Since the early 19th century, presidents and Congress have had the right to employ martial law in the wake of national disasters, violent insurrections, etc. My guess is that 14 years ago, lawmakers must have feared that one day a lunatic wannabe autocrat would wind up in the White House and would not want to leave after losing a reelection bid in a lawful balloting procedure.
The first time martial law was used in the United States was when Gen. Andrew Jackson restricted movement in New Orleans prior to the 1814 Battle of New Orleans, when a ragtag U.S. militia defeated a large, well-disciplined contingent of British Regulars and secured U.S. victory in the War of 1812. Over the next 125 years, martial law was primarily invoked to quell violent labor disputes (the 1934 San Francisco waterfront strike, for one) and major disasters (the 1871 Great Chicago Fire and 1906 San Francisco earthquake are two examples).
Note: Neither the writer of this story nor The USA Herald takes a position on the use of martial law. Most notable among them was former national security advisor Michael Flynn who retweeted a full-page ad that ran in The Washington Times that said it was necessary to avoid a real Civil War.
To put it simply, martial law is the suspension of the constitution and a take over by the military of policing, courts, and many aspects of daily life are run by the armed forces. It notably happened in Hawaii in 1942 after the attack on Pearl Harbor where even trash pickup was handled by the military.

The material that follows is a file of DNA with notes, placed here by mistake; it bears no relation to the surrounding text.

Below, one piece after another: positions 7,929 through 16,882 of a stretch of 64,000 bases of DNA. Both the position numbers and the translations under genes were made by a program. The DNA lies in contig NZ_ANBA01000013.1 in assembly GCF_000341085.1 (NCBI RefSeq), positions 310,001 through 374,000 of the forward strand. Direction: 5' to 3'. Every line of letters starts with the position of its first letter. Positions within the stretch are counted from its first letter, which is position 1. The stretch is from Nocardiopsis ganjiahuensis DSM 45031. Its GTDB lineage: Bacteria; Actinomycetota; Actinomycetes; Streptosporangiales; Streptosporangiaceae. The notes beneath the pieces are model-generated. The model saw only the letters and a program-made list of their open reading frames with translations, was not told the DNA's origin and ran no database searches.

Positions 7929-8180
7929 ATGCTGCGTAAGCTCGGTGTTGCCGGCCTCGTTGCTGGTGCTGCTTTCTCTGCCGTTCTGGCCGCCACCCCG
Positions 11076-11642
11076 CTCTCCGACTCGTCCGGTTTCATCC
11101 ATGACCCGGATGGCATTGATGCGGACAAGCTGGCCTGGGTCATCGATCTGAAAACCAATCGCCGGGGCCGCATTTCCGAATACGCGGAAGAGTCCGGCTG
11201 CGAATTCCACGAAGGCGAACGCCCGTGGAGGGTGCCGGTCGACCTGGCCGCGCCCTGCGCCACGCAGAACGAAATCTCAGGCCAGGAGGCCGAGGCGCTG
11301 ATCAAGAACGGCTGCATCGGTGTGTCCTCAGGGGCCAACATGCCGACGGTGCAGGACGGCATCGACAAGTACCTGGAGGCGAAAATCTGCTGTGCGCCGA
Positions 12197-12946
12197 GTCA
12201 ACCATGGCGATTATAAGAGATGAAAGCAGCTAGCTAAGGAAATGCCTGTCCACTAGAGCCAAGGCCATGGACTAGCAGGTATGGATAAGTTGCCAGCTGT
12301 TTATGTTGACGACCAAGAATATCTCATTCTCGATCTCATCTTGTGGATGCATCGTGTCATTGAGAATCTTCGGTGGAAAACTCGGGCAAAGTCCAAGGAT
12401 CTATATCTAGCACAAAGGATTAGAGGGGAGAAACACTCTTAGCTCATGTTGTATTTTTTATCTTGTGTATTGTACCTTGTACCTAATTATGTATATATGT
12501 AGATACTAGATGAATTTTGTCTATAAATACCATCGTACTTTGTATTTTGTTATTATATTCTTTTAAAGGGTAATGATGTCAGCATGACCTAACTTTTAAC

You may have noticed in the news recently that protests for and against President Trump have turned into fights bordering on riots. A 2006 Congressional Research Service report the president “must first issue a proclamation ordering the insurgents to disperse within a limited time, 10 U.S.C.
Banks believes that martial law would not be tolerated by top military officials in peacetime when civil institutions are working, but looking at the fact that President Trump has appointed Corey Lewandowski and David Bessie to top positions in the Pentagon begs the question of why? A few days ago I ran a poll asking if you think President Trump should declare the Insurrection Act and implement Martially to save the election and the country.